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Underdog Bradley will likely overcome the odds

Timothy Bradley emerges from an SUV ahead of a training session at the Fortune Gym in Los Angeles on April 3, 2014.
Timothy Bradley emerges from an SUV ahead of a training session at the Fortune Gym in Los Angeles on April 3, 2014.
Photo by Alexis Cuarezma/Getty Images

With the rematch between Timothy Bradley and Manny Pacquiao looming tomorrow night at the MGM Grand Garden Arena in Las Vegas there are no shortage of pundits, prognosticators and prophets that have begun to weigh-in with their view as to who will win. At this point, the odds are well in favor of Pacquiao regaining the WBO welterweight title that was usurped from him in June 2012 with a decision rendered by two official judges that was truly a miscarriage of justice.

Pacquiao is approximately a 2-to-1 favorite at most Las Vegas sportsbooks. Longtime odds makers Brian Blessing a veteran Vegas handicapper and Vinny Magliulo a former sportsbook operator at Caesars Palace, Desert Inn and The Wynn are both of the notion that Pacquiao will defeat Bradley, most likely by decision.

“Frankly, I don’t see anything other than Pacquiao in this,” said Blessing speaking from Las Vegas on Thursday. “I like Pacquiao a lot; I don’t think Bradley has the punching power.” Magliulo is also predicting a win for Pacquiao and said Thursday, “At 38 knockouts [for Pacquiao] to 12 [for Bradley] and certainly an extremely motivated Manny Pacquiao…there’s a lot of theories as to why the first fight was scored the way it was. How did that happen? But I like Pacquiao.”

In boxing the old saying is that “You are only as good as your last fight” and to some extent that is true. In the 22 months since they met for the first time it is Bradley that has performed better. With a win over Ruslan Provodnikov in a brawl voted as the 2013 fight of the year as well as a signature victory in a complete performance over Juan Manuel Marquez, the 30-year-old is riding high. Undefeated at 31-0, Bradley’s confidence is surging and he has discovered that he can compete and excel at the highest level.

On the other hand, Pacquiao has won and lost. He was eviscerated by Juan Manuel Marquez in a stunning and vicious knockout. His trainer Freddie Roach recommended Pacquiao take a long break and it wasn’t until 11 months later that we saw him in a decision victory over Brandon Rios. Not much could be gleaned from the Rios bout as Pacquiao was a full grade above Rios in talent and experience and the challenge was not a significant one. Pacquiao showed good hand speed and stamina in that fight, but little else.

It was the late hall of fame trainer Emanuel Steward who once said “Every fighter only has so many fights in him.” To some extent, that is also true. After 19 years as a prizefighter and 62 total fights at 35-years-old, it is likely we are in the twilight of the brilliant boxing career of Manny “Pac Man” Pacquiao.

Until the fourth Marquez bout, Pacquiao’s slide was gradual and slow. Against Miguel Cotto in 2009 inside the same arena where he will meet Bradley tomorrow night, Pacquiao absorbed many punches and it was then that some noticed he was not the same machine that had annihilated Oscar De La Hoya and Ricky Hatton. Many feel Pacquiao’s peak was in late 2008 and early 2009. The slide, although subtle, began against Cotto.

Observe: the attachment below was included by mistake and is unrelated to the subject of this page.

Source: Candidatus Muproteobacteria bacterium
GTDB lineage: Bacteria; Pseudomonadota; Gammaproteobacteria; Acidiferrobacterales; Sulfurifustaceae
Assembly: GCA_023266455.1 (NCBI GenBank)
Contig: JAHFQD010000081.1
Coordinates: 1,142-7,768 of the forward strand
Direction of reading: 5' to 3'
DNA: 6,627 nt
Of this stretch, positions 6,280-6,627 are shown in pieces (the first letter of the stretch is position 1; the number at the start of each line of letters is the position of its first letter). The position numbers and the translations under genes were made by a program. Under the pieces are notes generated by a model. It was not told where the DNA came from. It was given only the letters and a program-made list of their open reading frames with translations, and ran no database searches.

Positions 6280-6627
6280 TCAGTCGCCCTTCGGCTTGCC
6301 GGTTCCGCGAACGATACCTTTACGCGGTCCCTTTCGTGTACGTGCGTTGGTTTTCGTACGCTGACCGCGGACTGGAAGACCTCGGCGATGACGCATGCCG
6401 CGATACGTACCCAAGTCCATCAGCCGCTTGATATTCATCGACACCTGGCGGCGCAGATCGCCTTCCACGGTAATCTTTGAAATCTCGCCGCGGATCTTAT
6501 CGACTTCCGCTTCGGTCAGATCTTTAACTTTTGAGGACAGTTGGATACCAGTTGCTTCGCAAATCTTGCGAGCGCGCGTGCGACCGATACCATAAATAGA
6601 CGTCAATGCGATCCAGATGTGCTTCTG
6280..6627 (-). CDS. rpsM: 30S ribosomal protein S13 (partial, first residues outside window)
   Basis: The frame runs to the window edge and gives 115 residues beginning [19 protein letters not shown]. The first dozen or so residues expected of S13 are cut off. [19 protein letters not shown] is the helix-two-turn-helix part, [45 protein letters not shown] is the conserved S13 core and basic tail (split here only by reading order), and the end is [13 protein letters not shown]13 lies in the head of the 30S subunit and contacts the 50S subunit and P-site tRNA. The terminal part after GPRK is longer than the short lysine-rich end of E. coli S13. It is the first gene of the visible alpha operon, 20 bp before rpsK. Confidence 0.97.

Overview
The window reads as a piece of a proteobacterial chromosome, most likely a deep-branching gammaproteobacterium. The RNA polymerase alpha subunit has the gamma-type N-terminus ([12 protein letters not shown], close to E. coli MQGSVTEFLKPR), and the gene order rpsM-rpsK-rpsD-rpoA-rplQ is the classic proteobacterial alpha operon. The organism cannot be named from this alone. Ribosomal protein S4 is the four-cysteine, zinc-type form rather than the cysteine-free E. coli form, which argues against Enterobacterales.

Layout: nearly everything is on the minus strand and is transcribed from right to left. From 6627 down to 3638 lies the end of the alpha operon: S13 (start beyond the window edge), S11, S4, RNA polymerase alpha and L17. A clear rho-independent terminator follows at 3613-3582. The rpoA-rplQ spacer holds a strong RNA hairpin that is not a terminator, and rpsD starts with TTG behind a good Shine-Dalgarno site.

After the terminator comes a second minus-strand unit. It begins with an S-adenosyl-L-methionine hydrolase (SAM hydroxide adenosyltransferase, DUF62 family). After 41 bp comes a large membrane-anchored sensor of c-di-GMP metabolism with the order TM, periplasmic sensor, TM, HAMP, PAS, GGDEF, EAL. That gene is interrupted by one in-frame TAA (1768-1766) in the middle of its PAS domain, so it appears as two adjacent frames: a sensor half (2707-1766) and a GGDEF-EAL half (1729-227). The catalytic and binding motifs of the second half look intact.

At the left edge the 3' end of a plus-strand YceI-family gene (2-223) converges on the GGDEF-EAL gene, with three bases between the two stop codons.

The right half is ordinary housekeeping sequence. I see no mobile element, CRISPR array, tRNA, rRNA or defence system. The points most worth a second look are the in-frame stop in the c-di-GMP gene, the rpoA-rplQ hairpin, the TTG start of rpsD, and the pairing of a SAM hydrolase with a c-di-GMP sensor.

After he beat De La Hoya and Hatton, Pacquiao was matched with two larger men in Antonio Margarito and Joshua Clottey. Although he won both of those bouts handily he absorbed a tremendous amount of punishment along the way and they were fights he should not have taken. Pacquiao admitted earlier this week that of all the fighters he has ever faced it was Clottey who hit him the hardest. Once a devastating puncher with electricity in his fists, Pacquiao has not scored a stoppage since the victory over Cotto in Nov. 2009.

Pacquiao’s style relies on volume punching, speed and the ability to always be on offense and to come forward. It is a style heavily reliant on youth and vigor. Timothy Bradley’s trainer Joel Diaz called Pacquiao “a head hunter” earlier this week because he rarely throws body shots. If you watch Pacquiao closely you will see that he throws a few shots from the outside and then falls in where his punches, while voluminous, are largely inaccurate. There is not much science to Pacquiao’s game.

Lastly, some are not sold on Pacquiao’s ability to take a punch. Since being laid flat and knocked out cold by Marquez his chin has not been tested in a prizefight. Brandon Rios was unable to test Pacquiao’s whiskers. Watch the fourth fight against Marquez and you will see that Pacquiao was also decked in the third round by a right hand that he would easily have absorbed several years ago. It was a relatively innocuous punch, yet Pacquiao was seriously hurt by it.

Despite the outcry over the decision, many journalists saw the first fight as close. It was not a wipeout victory for Manny Pacquiao by any stretch and the Compubox stats for punches landed seemed way off base. Add to the fact that Bradley was fighting with ankle and foot problems on both feet it was amazing that he was able to hang in there and finish the fight.

What we are likely to see on Saturday night is not “the old Manny Pacquiao” as Freddie Roach has promised, but an old Manny Pacquiao. Bradley will use his quicker and deft foot movement as well as his boxing skills to befuddle Pacquiao. Bradley will catch Pacquiao coming in and he will have a difficult time landing his punches against Bradley who showed very good defense in his win over Marquez. The pick is Timothy Bradley by a stoppage win as Manny Pacquiao has likely slid much further than anyone realizes or will admit.

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